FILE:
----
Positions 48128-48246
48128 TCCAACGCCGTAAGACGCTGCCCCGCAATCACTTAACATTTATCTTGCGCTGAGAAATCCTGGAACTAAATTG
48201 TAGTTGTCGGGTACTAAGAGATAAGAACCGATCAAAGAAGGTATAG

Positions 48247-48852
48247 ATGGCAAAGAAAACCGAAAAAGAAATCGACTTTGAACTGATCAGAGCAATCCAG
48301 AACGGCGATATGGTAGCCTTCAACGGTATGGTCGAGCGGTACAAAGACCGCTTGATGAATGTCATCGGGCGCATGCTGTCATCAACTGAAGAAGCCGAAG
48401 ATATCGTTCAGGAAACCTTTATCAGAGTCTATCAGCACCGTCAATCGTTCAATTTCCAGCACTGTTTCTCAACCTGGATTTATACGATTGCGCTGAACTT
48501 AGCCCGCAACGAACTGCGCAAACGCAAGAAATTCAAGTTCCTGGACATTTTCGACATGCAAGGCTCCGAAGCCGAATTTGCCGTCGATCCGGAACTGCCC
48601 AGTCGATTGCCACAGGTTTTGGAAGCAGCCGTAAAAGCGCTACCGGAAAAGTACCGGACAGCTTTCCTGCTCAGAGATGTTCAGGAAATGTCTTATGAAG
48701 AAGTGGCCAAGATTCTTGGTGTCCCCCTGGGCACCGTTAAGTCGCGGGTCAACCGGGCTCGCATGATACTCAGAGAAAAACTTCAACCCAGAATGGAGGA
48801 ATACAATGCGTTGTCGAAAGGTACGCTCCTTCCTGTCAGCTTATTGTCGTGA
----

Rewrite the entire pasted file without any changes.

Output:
Positions 48128-48246
48128 TCCAACGCCGTAAGACGCTGCCCCGCAATCACTTAACATTTATCTTGCGCTGAGAAATCCTGGAACTAAATTG
48201 TAGTTGTCGGGTACTAAGAGATAAGAACCGATCAAAGAAGGTATAG

Positions 48247-48852
48247 ATGGCAAAGAAAACCGAAAAAGAAATCGACTTTGAACTGATCAGAGCAATCCAG
48301 AACGGCGATATGGTAGCCTTCAACGGTATGGTCGAGCGGTACAAAGACCGCTTGATGAATGTCATCGGGCGCATGCTGTCATCAACTGAAGAAGCCGAAG
48401 ATATCGTTCAGGAAACCTTTATCAGAGTCTATCAGCACCGTCAATCGTTCAATTTCCAGCACTGTTTCTCAACCTGGATTTATACGATTGCGCTGAACTT
48501 AGCCCGCAACGAACTGCGCAAACGCAAGAAATTCAAGTTCCTGGACATTTTCGACATGCAAGGCTCCGAAGCCGAATTTGCCGTCGATCCGGAACTGCCC
48601 AGTCGATTGCCACAGGTTTTGGAAGCAGCCGTAAAAGCGCTACCGGAAAAGTACCGGACAGCTTTCCTGCTCAGAGATGTTCAGGAAATGTCTTATGAAG
48701 AAGTGGCCAAGATTCTTGGTGTCCCCCTGGGCACCGTTAAGTCGCGGGTCAACCGGGCTCGCATGATACTCAGAGAAAAACTTCAACCCAGAATGGAGGA
48801 ATACAATGCGTTGTCGAAAGGTACGCTCCTTCCTGTCAGCTTATTGTCGTGA